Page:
Logansport Pharos-Tribune from Logansport, Indiana on May 11, 1898 · Page 17
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Logansport Pharos-Tribune from Logansport, Indiana · Page 17

Logansport, Indiana
Issue Date:
Wednesday, May 11, 1898
Page 17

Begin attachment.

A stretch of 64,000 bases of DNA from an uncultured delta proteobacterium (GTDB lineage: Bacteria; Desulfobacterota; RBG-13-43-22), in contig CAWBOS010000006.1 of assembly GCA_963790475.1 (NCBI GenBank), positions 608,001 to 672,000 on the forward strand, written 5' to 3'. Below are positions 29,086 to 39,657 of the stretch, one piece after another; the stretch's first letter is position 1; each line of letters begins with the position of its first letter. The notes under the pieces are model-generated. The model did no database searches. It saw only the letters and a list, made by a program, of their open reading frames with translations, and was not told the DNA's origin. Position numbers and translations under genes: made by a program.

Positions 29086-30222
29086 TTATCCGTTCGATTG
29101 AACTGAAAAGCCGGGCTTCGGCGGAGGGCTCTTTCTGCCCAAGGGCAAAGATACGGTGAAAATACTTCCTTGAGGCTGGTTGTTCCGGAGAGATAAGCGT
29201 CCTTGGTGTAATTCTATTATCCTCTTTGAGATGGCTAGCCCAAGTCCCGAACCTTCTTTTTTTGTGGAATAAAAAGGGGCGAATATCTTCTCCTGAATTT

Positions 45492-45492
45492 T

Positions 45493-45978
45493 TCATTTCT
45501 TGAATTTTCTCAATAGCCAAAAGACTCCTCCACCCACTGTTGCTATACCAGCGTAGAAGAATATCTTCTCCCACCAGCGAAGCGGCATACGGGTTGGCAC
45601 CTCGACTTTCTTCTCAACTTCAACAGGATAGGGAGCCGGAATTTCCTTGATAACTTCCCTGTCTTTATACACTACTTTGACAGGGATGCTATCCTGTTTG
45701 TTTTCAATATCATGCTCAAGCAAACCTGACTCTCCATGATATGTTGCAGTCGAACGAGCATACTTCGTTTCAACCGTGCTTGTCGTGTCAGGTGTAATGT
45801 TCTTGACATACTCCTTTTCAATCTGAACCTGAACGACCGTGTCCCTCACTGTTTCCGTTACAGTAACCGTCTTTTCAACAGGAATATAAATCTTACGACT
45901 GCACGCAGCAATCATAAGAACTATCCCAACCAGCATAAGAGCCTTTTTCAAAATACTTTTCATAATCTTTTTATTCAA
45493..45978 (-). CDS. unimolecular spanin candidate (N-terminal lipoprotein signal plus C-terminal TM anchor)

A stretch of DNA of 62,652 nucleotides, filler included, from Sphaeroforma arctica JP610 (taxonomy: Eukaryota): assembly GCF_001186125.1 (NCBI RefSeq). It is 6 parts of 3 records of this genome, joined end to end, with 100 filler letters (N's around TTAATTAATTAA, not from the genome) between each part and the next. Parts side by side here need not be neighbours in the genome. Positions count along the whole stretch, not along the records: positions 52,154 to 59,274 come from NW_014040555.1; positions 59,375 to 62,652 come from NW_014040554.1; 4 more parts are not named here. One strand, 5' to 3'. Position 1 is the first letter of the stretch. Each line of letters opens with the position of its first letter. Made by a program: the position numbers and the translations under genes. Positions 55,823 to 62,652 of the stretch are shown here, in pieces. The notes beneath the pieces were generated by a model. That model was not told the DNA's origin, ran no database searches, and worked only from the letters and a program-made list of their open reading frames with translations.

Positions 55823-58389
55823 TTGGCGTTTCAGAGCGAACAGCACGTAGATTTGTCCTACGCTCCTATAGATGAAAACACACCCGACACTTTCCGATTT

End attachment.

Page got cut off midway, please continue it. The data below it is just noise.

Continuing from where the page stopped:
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THE LOGANSPORT PHAROS. YJEAB. WEDNKSDAY EVENING, MAY n, isos. NO 162. WASH GOODS. A veritable harvest for early Mny shoppers, radical reductions to quickly clear the odd lots and [remnants in this very aggressive department this.season, it displayed the handsomest novelties evt-r shown.in the city. To finish the season with a [fitting climax, we now place on sale all short lengths at greatly reduced prices, 15 cents for 23 cent Organdies, Dimities and French Ginghams, new nobby patterns. Best values of the season. Summer Underwear. Ladles' Ecru ribbed Vests, finished sleeves and taped neck.full8i/e worth 12c, special, 2 for only .......... 15c lOc for 15c ladles' oleached maco cot- ( ton fancy ribbed , vests, wing 3leeves, embroidered taped neck, 25c for 35c Misses two and two ribbed Union Suits, winged sleeves Marvelous Collection of Trimmed Hats. That Is What Is to Happen Next in the Hispano-American War. SPAlflSH FLEET EUNS FOE HAEBOE, And Is Now as Safe as Anything Spanish Caa Be at Cadiz. silk taped neck, fiao laaco cotton. Special showing of SAILOR HATS. 58c for $1 Sailors,98c forSl.50 ones, $1 35 for $2 kind. For this week's selling artistically and profusely trimmed at 1.48,1.98,2.48,2.98,3.48,53.98 Each and every one worth from one co three dollars more than tne marked price. ^ Good Cliancr to Transport Troops to Cul>a and tlio Opportunity To Be Kmbraced— Ships Are Keudy to .Embark the Troops, Which. Have Been Ordnj-ed to Tampa, from Chickamauga Park aiid Are Sfow on tlie Move, Madrid, May 11.—A dispatch received here from Havana yesterday afternoon says the Spanish steamer Montserral, wUeh with a valuable cargo, troops and a large sum of money intended for Havana, escaped the United States fleet and entered the port of Cienfuegos, Cuba, has now run the blockade of the American squadron and has entered the port of Havana in safety. It is claimed here that this proves the blockade of the Cuban ports to be ineffective. Wilmington, X. C., May 11.—A special dispatch to The Star from Beaufort, N C., says: "Captain Allen, of the schooner Alert, and many others of the ocean fleet of fishermen of this place, report hearing heavy cannonading off Cape lookout, N. C., at 10 o'clock yesterday, counting forty-seven distinct shots. All *.« Cavalry and Infantry at Chicka- manga Get Marching Orders. Chickamauga National Pare, Hay 11. —Major General Brooke, commanding he United States regular provisional rmy corps at Chickamauga park, has eceived orders from the war department directing him to send all the avalry and infantry troops now in amp at Chickamaug-a park, about 6,000 » all, to Tampa, Fla.. without delay. T.e order Is accompanied with instruc- lons to provide the men with a full upply of ammunition for sixty days. in receipt c.: the order General Brooke t once issued an order to the division omrnanders instructing them to notify he regiment Kimmanders to prepare at nee for departure. There are five regi- nts of infantry now in camp—the erond, Seventh. Eighth. Twelfth and iixteenth—all of which are ordered to 'ampa under command of Colonel Guy r . Henry and Colonel Adna R. Chaffee. Two regiments of cavalry, the Third ,nd Sixth, will at once proceed to Tampa under General S. S. Sumner. These troops will march from the park o Rinsjsrold this afternoon and take he Western and Atlantic trains at that •dm. All resimer.rs began preparations to move last night. General Brooke and taff will rei-.'.ain here to assist in the urganizauon of the volunteer army Use Logan Milling Go's Flours PATENT AND AUTOMATIC Flours'"are the Purest and of. Highest Grades on the, Market ,^/JP'W/'W'W-VV v •—- —• — — NOW FOR A SPRING SUIT. If you want one, you should not fail to See my Stock and Get Prices. - - H. G. TUCKER, TAILOR, «* & Broadw>y - Washington. May 11.—It is hard to tell whether the naval officers were relieved or disappointed by tht news that came late yesterday afternoon to both the navy and state departments to tho effect that the Spanish flying squadron had arrived at Cadiz. Spain. The safety of the Oregon from attack is nmv completely assured, and the way is clear for military operations in Cuba, without running the risk of having the occupy- in:: army's line -,if communication cul off. On the other hand, it is believec that no enduring peace can be secured until the Spanish navy has been destroyed, and it now appears that to do rhi* our sailors must make up their minds to go after the Spaniards, a task very much more difficult than that o meeting them near our own shores. I was suggested by some of the member; of the war board that there was jus a possibility that the Spanish squadron might, make a quick passage into thi Pacific through the Suez canal and at tack Dewey at Manila. Preparing for the Invasion of Cnba. One effect of the retreat of the Spanish fleet has ocen to hasten even mor HAT SALE. We have just opened 200 Pattern Hats, trim- -tncd'to our own order in New York and Chicago They will compare favorably with any millinery in •ffie'city and our prices are, as usual, lower than any ,0^ place in the city. Large stock of Walking ffits and Sailors, best quality, lowest prices. THOMPSON'S HERB TEA . . FOR THE . . . Blood, Stomach Liver and Kidneys Composed of Roots, Herbs, Leaves and Barks, A GUARANTEED CURE .. .;FOR ... Dyspepsia, Biliousness, Liver and Kidney Complaints, Sheumatiim, Neuralgia, Catarrh, Nervous Debility, Sick Headache, Loss of Appetite, Blotches, Pimples. fen***, ayipd-. ^ Kheum, Eczema, Weak Back, Fevei and A«ne jmd all other Diseases arising from Impurities of the Blood or Derangement of the Nervous System. Price 25 Cents, PREPARED BY THE THOMPSON HERB TEA CO. NEW YORK. OKDKKKD TO MOTE TO TAifPA. VOLUNTEERS ftT United States Muster Rolls Contain About Forty Thousand at This Time. BOOSEYELT LEAVES CIVIL OFFICE, TLAGSHIP NKTT TORJC. the preparations already under fu headway for the dispatching ot militan expeditions to Cuba. It "also has cause' a complete change in the concentratio: plans. Time is now believed to be ti great factor. There is no longer op portunity to indulge in extensive drill ing ar,d practice manoeuvering. Th regular army troops do not need these and are to be thrown at once into th fray. Many of the regiments of the Na tiunal Guard which are entering th volunteer service are felt to be suffi t-iently trained from a military point ot view u> follow the regulars immediately, and Hie department indicated-its purpose yesteiTjpy of dispatching these volunteer troos directly to the gulf coast for shiment. instead of sending them to Chickamauga. Transports Are at Hand. The quartermaster general has al- reaoy gotten under charter twenty- seven merchant steamers for the transport of troops, and roughly speaking these should carry about 20.000 me:i. Others are being procured as rapidly as possible. The pian of the war department is to have these vessels assemble at the different gulf ports — Tampa, Mobile, Xew Orleans and Galveston— to take on troops which will be sent there. The navy department is expected to furnish convoys for these transports, which would be absolute!}' helpless against a Spanish attack. At this point there are signs of friction. First, the transports will be obliged to await Admiral Sampson's return, in order to secure proper convoy, and secondly, the navy objects very decidedly to undertaking the task of convoying a number of transports. It insists that to assure the safety of the convoy of the troops all the transports should be gathered in one fleet to start from Tampa, and the 5,avy is likely to prevail in this. Tnere were serious riots at Shasi, fit the province of Hupei, China. The oa»- tom hou*e and several foreign. wsre burned. GENERAL BBOOK8. should it be ordered here. The signal jorps has also been ordered to remain here until further order_s. The medical corps of each regiment was yesterday provided with medical supplies for sixty days. The medical force is to be regularly increased from fifteen to twenty- five mt-n. as soon as the regiments have been increased to their war strength. All recruits will be ordered to report to Tampa, New Orleans and Mobile. A large number arrived .yesterday and were provided with the necessary equipments. There will be very little delay as transporting the troops, all the railroads having provided the necessary cars In expectation of hurry orders. The oading of supply trains began yesterday afternoon and a ilumber are ready for shipment. Washington. May 11.—Friday morning the commanding: general of the United States army. Major General Miles, will have assembled his staff, around him at Tampa, Fla. ,He leaves Washington tonight. Unless present plans are changed the general will go with the first expeditionary force to Cuba. The arrangements for the move upon Cuba are being- hastened with' such energy that it is. evident to any observer that the beginning of the campaign is imminent. It is expected here that within a week the first-troops will be on iheir way from the United States to Cuba. ^__ BKfiJXXlXG TO TAI.K OF PEACE. Foreign Diplomats Think It About Time for Spain to Cllml) Down. Washington. May 11.—As a result of the Spanish reverse at Manila leading members of the diplomatic corps, repre- :enting some of the most influential jf the great powers of. Europe, have unofficially exchanged views on the op- portuneness of a movement, dictated by the most friendly spirit and in " e interest of peace, towards urging upon Spam the futility of further prosecuting the war and inducing her to sue for peace on the basis of the relinquish.- ment of Cuba, the promise of a war indemnity, and the occupation of Manila by Admiral Dewey until the war indemnity is paid. It was stated last night by one of the most influential members of the diplomatic corps, an ambassador, that such a step by Spain, v.as the logical result of the crushing Spanish defeat at Manila. The military authorities connected with the foreign establishments here pay that Admiral Montejo and his entire staff of officers ought to be, and undoubtedly will be. court martialed for allowing themselves to be surprised by Admiral Dewey's fleet. One of these official? said: "There is not a naval power in'Europe which would not immediately order a court martial after suth a humiliating surprise, followed by such terrible results of negligence. To be taken by surprise is unpardonable. All of the reports show tha.t the Spanish officers had no proper lookouts, had no searchjislv.s. no safeguards against surprises." Only Place It Had to Go. London. May 11.—There is no confirmation of the report that the Spanish fleet from the Cape Verde islands has returned to Cadiz: but it is generally regarded as the most likely movement to be made. The question is g-enerally asked: "What possible use bas Spain for continuing- a hopeless struggle?" as u is considered next to impossible that she has any alternative plan or that the retreat of the squadron hides some •strategic design. receivers Ordered t*> "File a Report. Milwaukee. May 11—The receivers ot the Wisconsin Central company and the Wisconsin Central Railroad company have been ordered by Judg>e Seaman to file an inventory of the rolling stock of the companies that has come into their possession since-tibe re< And Now "Waits Orders to I.r-jld HinRouelx Kiders to the Attack on lite Spaniards— -Joe" Wheeler Asain First, This Time in th* Field—Orders to March. Received by Illinois Volunteers, Wlio Will Leave Tomorrow for New Orleans. Washington, May 11.—Rfports received at Adjutant General Corbin's office up to yesterday morning show that S.J.3D4 men had been mustered hv.o the volunteer army of the United States. It Is probable, however, by this time that the actual number mustered in is about 40.000 in round numbers. Lieutenant Colonel Roosevelt said farewell yesterday to the officers and :lerks of the navy department. It is safe ;o say that not one of the employes, from the highest to the lowest, declined the invitation which was sent around to all the bureaus to call at the assistant secretary's office and say good-bye to Roosevelt. There were many expressions of regret at his departure, and the whole affair was lacking in that perfunctory character which »> often attaches to ceremonies of the kind. Some of the employes of the . departments united in presenting Roosevelt a very handsome silver mounted cavalry cabre, which he displayed with pride upon bis desk to all of his callers. WaitillST '" Hour IVoin His Colonel. The new lieutenant colonel will leave Washington for San Antonio upon telegraphic advices from Colonel Wood, commanding the regiment, which are expected within' a day or two at the latest. Colonel Roosevelt is uncertain whether his "rough riders" will be in readiness to go with the first expedition to Cuba or not, the shipping of the equipment in time for them to join be- ir;g the chief obstacle in sight. Major General Joseph Wheeler is the first of the newly appointed major generals- to take the field. He spent his last day at the Capitol until his army service is endetl and left Wahisngton at 11 o'clock yesterday morning for Chattanooga to take his command. As to Hie I'liysiqiie of Officers. The war department officials authorize the statement that no orders have been issued to mustering officers directing them to accept all regimental officers of volunteer troops appointed by governors of states, regardless of physcial disqualifications. In a few cases, where governors were particularly anxious to commission certain officers who, ordinarily, would be rejected on the ground of physical disability, the mustering officers have been instructed to accept the services of the officers; but in each case a special dispensation has been required and a special notation of ana oeneral FItz Sinrmo'ru, commanding the First brigade, together with their staffs, are relieved from further duty at Camp Tanner since yem- terday and immediately returned to their home station. Milwaukee, May :i.—The Third rrjrt- jnent. has been ordered to Tampa, Fla.. instead ot" to Chickamauga. Governor Scofl«ld at aoon recived a telegram t» this effect from Secretary Alger. TTie governor r«>->li,:d that the Third regiment would be ivady to start tomorrow night. Camp Eaton. Mich.. May 11.—A very Urge percentage of the men being examined fail to pass, and from present prospects about 1.700 recruits will be needed to fill their places. Governor Pingree is now considering the advisability of beginning to number the regiments where the state left off in ths war of the rebellion. If this plan is carried nut Oulonel (Isrdiner's regiment will be called the Thirty-first volunteer infantry. The First regiment will not leave for Chk-kamauga before Fridayor Saturday. Dt?s Moines. la.. May 11.—Governor Shaw has decided that the Second r?K- iment will be the first to go to the front in response to an order from the war department. The decision was reached after the receipt of a telegram LIEUTENANT COLONEL KOOSKVELT USU)IK» lilS COWBOYS. the disability has been made for the benefit of the government. Hereafter it will be difficult for the officers so accepted to secure a pension, as they will have to show clearly that the disability for which the pension may be asked was due to their service in the present war. LKAVK THKIR BEHI>T> TKEM. Illinois Troops at Camp Tanner to Take Their Departure Tomorrow. Springfield, Ills, May 11.—At 2 p. m. today all the troops at Camp Tanner will leave the camp and march to tha executive mansion, where the entire military will be reviewed by Governor Tanner. The affair is a sort of farewell to the Third and Fifth regiments, which will leave for New Orleans at noon tomorrow. This will be the largest military review that has ever been witnessed "in Springfield. Colonel George X. Kreider has completed arrange ments for a bathinghouse for the troops at Camp Tanner, and this was to be in operation at noon yesterday. A steam engine has been secured to heat -water Forty wash tub? have also been purchased by the state. All. of the Fifth and Third will visit the dace before leaving frr the south. Orders were received yesterday from. Washington for the immediate preparation of the Fifth and Third regiments of infantry and the battery for transportation to New Orleans. The order was to the effect that the two regiments should be ready to move by Wednesday night at the latest. As matter of tact they were ready theny|f The commands which are thus orderedi* to the mouth of the Mississippi com» from the vicinity of Joliet. Springfield and Danville. Colonel James S. Culver, commander o£ the Fifth, by Ms seniority, will command toe brigade en r*ute south. IN CAMP—COMPANY MESS TABLES. from Adjutant General Cortln, saying the secretary of war instructed him to ask the governor to send regiments la order of the seniority of the colonels. owa regiments are to move as follows: Second to Chickamagua, Fourth to Washington. Third and First in reserve. The first two regiments are to nove Monday or Tuesday: but for'or- ders from the war department Governor Shaw would have sent the First regi-- Tient first. ATTK.M.I»T TO POISON- SOLDIERS. Water lit Ciimp -Mobile Improsiisit'od w«tl» Arsenic by Some Miscreant, Atlanta, May 11.—A special to The . onstiuition from Mobile says: A second dastardly attempt to poison the Infantry regiments at Camp Mobile has been made. Several days ago some soldiers found in the creek which runs alongside the grounds a sack filled with absorbent cotton, which had been saturated with arsenic and tied down beneath a rock which juts out into the stream at a point just above the place where the soldiers net their drinking water. By accident a trooper discovered the deadly trap, removed the sack. and upon the contents being revealed reported his find to the commanding officer. Strict orders were given not to mention the incident, and so the matter was hushed up. Since that day. however, the creek has been closely watched and vigilance was rewarded when Corporal Sullivan found a poison bag loaded with arser.ic and anchored down just as in the first instance. Spanish spies are known to be lurking in the neighborhood, where a number of Spaniards reside. They are all under strict scrutiny a.nd sensational disclosures are looked Cor No one doubts that agents of Spain are responsible^ —"•"> Medico-Psychologist* in Council. St. Louis. May 11.—Ths fifty-fourth annual session of the American. Medleo- Psychological association convened here yesterday, the delegates present being prominent alienists and neurologists from every part of the United States, with a number from Canada. Looking for Spi«-n at Cleveland. Cleveland, May 11.—Information was received here yesterday from a. trustworthy source that a number ot United States secret sen-ice agents are in the city shadowing Spaniards. Locomotive Kiiyine«r» Meet. St. Louis, May 11.—Several hundred delegates to the third bier.niaJ convention of '.he Brotherhood of Locomotive Engineers, which opened this morning in this city, have already arrived. It is expected that COO delegates will attend the convention, which will hold a three •yeeks" session. The thirty-fourth annual meeting- of the Illinois Dental society is in session at Springfield, with about seventy-five members in attendance. Royal OMku the fowl pmn